It’s not what you say, it’s how you say it. And sometimes it is keeping your words to a minimum that really works. Think of the famous lyrics “You say it best, when you say nothing at all.” You wouldn’t want to say nothing in a text, but you certainly should avoid over wording it – be succinct. Just because you have 456 characters to play with doesn’t mean you have to use them all. Get to your point quickly and leave your customer in no doubt what the intended action is – then prompt them to act! Consider which of these two endings might get a better reaction:
“… Visit bestdeals.co.uk now and get your special offer!”
“… It’d be really nice if you would find a moment to stop by our website sometime and take a moment to check out our offers which we think you might be interested in….”
You get the point.
5. Going, going, gone
If you’ve ever been to a live auction or even watched one of the many auction programmes on popular TV these days, it is hard not to be drawn into the excitement as the auctioneer gets ready to close the sale with his famous call. Even if you are not the highest bidder, you can still sense the rush, followed by the satisfaction of having ‘won’. The psychology of special offers is no different. Simply adding the words “Last chance” or “Must end today” evoke a sense of urgency and excitement that many customers feel they have to act on now in order to avoid missing out on the ‘prize’. The sooner a customer feels they need to act, the greater the chance of converting.
6. It’s all in the timing
If there is one thing SMS marketing and good comedy have in common it is this – it is all in the timing. Because almost all SMS messages are read within seconds of being received, it is essential to put some thought into when you send them. Do you remember the last time your phone suddenly vibrated at 2am? What was your reaction? The chances are your first thought was something along the lines of “What’s the emergency?”.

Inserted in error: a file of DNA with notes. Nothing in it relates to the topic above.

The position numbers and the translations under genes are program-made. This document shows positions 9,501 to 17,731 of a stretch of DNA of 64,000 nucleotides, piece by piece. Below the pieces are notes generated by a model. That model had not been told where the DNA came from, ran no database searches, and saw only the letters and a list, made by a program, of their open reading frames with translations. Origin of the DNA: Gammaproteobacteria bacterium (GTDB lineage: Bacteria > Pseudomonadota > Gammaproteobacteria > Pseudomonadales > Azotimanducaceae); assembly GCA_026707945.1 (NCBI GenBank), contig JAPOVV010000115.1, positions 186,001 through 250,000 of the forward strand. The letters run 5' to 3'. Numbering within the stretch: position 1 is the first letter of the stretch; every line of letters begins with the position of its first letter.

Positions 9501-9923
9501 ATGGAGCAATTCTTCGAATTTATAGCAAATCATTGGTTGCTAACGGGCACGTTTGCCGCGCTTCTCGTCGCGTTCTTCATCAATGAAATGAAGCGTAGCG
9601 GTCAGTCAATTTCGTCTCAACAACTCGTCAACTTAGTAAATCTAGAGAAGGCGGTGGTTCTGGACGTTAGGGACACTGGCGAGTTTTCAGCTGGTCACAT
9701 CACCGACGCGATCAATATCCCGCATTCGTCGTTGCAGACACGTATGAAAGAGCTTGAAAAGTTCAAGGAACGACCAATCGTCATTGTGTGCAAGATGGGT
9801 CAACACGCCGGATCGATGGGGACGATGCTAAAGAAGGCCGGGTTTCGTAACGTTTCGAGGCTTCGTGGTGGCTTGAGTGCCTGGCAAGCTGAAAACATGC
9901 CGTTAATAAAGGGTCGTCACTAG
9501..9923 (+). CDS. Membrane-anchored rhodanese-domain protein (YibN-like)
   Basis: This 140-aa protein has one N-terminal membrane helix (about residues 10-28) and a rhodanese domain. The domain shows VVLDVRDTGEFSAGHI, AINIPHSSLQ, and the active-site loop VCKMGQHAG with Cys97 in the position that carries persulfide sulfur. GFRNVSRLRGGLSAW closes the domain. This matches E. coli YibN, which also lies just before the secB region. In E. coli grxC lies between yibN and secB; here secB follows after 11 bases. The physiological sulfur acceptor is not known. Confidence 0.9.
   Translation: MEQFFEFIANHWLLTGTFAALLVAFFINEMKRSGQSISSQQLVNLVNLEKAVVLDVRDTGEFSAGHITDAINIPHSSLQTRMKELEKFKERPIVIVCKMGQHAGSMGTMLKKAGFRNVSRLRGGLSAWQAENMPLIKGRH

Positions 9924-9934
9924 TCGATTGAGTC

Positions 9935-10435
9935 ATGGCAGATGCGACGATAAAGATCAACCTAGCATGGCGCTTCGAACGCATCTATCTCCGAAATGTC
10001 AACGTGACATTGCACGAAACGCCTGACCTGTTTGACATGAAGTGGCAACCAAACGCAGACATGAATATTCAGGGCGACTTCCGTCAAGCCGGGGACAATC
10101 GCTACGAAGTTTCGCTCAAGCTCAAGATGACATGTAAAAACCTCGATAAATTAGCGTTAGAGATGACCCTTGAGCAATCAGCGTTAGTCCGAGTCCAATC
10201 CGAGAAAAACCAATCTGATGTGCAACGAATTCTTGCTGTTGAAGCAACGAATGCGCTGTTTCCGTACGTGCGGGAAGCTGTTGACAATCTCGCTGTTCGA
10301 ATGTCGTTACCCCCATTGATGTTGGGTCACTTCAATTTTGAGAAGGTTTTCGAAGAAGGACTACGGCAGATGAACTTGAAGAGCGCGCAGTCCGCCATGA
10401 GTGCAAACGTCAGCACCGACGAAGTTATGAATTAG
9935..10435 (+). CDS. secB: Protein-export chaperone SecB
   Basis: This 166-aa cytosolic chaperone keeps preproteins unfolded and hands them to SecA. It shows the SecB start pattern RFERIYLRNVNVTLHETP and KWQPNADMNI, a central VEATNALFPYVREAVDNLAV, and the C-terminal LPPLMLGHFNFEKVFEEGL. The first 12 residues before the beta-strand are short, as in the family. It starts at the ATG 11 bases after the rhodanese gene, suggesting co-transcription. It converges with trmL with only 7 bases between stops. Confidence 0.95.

Firstly, respect your customers’ personal time and natural habits. Secondly, if you are going to send a time limited offer, make sure that the SMS fits. If it’s an ‘Offer must end today’ message, 11pm is not the best time to be sending it out. Creating a sense of urgency is not the same as putting the customer under pressure.
Here at Fastsms, we might not be complete experts in the field of psychology – but we are definitely experts in SMS marketing and customer service. Whatever your sector, give us a call on 0800 954 5305 and we will be happy to connect you with an account manager who has the knowledge to help you and your business get the most out of SMS marketing.
Inspired to give it a go? Why not sign up now to get 100 free messages instantly. No subscription or payment details required – just click the link at the top of your window and you’ll be good to go in seconds.
Just for fun, I asked people in a marketing focused Facebook group to share the worst SMS marketing messages they’ve ever received. I was expecting a deluge of responses, but actually only a few trickled in. But those horrible SMS marketing messages are out there…the comments on my post proved it even if no one wanted to share (I guess they’re all shy).